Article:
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In mathematics, a **constraint** is a condition of an optimization problem that the solution must satisfy. There are several types of constraints—primarily equality constraints, inequality constraints, and integer constraints. The set of candidate solutions that satisfy all constraints is called the feasible set.^{[1]}

The following is a simple optimization problem:

subject to

and

where denotes the vector (*x*_{1}, *x*_{2}).

In this example, the first line defines the function to be minimized (called the objective function, loss function, or cost function). The second and third lines define two constraints, the first of which is an inequality constraint and the second of which is an equality constraint. These two constraints are hard constraints, meaning that it is required that they be satisfied; they define the feasible set of candidate solutions.

Without the constraints, the solution would be (0,0), where has the lowest value. But this solution does not satisfy the constraints. The solution of the constrained optimization problem stated above is , which is the point with the smallest value of that satisfies the two constraints.

- If an inequality constraint holds with
*equality*at the optimal point, the constraint is said to be**binding**, as the point*cannot*be varied in the direction of the constraint even though doing so would improve the value of the objective function. - If an inequality constraint holds as a
*strict inequality*at the optimal point (that is, does not hold with equality), the constraint is said to be**non-binding**, as the point*could*be varied in the direction of the constraint, although it would not be optimal to do so. Under certain conditions, as for example in convex optimization, if a constraint is non-binding, the optimization problem would have the same solution even in the absence of that constraint. - If a constraint is not satisfied at a given point, the point is said to be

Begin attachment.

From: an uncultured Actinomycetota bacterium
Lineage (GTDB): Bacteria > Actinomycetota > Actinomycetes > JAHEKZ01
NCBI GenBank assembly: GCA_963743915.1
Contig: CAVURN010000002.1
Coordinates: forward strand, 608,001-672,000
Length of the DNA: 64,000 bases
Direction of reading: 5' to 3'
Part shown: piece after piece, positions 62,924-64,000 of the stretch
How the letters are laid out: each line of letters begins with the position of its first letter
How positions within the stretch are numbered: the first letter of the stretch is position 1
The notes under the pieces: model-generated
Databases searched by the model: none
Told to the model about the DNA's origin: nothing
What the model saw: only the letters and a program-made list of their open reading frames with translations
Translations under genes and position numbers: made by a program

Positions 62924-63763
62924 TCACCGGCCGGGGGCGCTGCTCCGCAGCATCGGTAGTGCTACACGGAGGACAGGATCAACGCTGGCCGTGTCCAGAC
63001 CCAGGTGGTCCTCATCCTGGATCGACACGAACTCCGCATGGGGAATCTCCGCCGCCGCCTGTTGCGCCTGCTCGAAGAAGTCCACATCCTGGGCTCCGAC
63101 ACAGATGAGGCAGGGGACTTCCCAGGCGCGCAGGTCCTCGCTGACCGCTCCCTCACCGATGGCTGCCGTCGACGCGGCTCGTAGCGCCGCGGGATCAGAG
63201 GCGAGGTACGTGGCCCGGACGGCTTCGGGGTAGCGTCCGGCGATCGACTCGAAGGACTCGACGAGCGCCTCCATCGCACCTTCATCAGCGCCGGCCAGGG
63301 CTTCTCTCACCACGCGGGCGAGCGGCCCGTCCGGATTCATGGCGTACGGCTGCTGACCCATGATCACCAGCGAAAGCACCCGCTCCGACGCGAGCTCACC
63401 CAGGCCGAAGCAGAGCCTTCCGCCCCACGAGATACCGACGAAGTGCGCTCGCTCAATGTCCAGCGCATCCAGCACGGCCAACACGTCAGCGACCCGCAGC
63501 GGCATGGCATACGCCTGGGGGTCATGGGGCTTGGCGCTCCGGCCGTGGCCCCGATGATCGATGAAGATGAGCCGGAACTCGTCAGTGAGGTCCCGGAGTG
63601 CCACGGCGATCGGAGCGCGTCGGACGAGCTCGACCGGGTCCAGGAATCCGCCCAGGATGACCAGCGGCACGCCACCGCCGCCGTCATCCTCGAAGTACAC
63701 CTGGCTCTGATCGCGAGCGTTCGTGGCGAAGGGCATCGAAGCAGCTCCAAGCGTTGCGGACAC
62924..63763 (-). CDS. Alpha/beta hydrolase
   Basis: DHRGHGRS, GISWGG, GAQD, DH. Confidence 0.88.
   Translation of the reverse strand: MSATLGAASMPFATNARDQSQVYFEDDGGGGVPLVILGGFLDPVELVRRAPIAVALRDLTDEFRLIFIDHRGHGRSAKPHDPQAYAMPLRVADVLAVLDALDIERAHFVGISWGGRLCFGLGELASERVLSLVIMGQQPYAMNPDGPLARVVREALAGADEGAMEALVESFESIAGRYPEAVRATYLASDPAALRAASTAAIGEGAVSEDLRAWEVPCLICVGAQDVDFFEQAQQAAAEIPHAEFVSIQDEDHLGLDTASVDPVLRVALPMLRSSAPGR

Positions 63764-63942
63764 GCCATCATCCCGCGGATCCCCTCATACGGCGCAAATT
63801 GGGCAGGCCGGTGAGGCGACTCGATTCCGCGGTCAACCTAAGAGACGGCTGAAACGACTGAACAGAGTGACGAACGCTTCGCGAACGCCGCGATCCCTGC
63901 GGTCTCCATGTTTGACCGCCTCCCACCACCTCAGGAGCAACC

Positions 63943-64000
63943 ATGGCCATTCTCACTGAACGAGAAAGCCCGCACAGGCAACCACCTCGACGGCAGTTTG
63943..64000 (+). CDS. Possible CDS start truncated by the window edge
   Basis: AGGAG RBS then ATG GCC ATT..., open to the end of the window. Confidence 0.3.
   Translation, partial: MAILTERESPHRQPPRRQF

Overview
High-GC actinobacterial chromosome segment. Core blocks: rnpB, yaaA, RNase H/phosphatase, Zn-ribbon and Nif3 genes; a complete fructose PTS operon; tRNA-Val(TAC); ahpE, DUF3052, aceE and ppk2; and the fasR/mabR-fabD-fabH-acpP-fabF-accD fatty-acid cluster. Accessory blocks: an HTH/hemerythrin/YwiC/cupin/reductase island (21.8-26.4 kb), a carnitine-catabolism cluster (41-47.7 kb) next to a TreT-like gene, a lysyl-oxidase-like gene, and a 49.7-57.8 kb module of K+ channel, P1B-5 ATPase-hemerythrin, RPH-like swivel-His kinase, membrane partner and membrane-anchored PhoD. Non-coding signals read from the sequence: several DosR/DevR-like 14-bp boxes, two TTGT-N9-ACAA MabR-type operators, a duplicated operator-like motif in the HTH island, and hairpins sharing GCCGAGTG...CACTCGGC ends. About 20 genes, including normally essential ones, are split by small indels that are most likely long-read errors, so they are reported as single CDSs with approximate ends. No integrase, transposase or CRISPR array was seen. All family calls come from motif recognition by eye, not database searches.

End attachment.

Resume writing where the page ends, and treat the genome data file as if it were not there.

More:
**infeasible**.

If the problem mandates that the constraints be satisfied, as in the above discussion, the constraints are sometimes referred to as *hard constraints*. However, in some problems, called flexible constraint satisfaction problems, it is preferred but not required that certain constraints be satisfied; such non-mandatory constraints are known as *soft constraints*. Soft constraints arise in, for example, preference-based planning. In a MAX-CSP problem, a number of constraints are allowed to be violated, and the quality of a solution is measured by the number of satisfied constraints.

Global constraints^{[2]} are constraints representing a specific relation on a number of variables, taken altogether. Some of them, such as the `alldifferent`

constraint, can be rewritten as a conjunction of atomic constraints in a simpler language: the `alldifferent`

constraint holds on *n* variables , and is satisfied if the variables take values which are pairwise different. It is semantically equivalent to the conjunction of inequalities . Other global constraints extend the expressivity of the constraint framework. In this case, they usually capture a typical structure of combinatorial problems. For instance, the `regular`

constraint expresses that a sequence of variables is accepted by a deterministic finite automaton.

Global constraints are used^{[3]} to simplify the modeling of constraint satisfaction problems, to extend the expressivity of constraint languages, and also to improve the constraint resolution: indeed, by considering the variables altogether, infeasible situations can be seen earlier in the solving process. Many of the global constraints are referenced into an online catalog.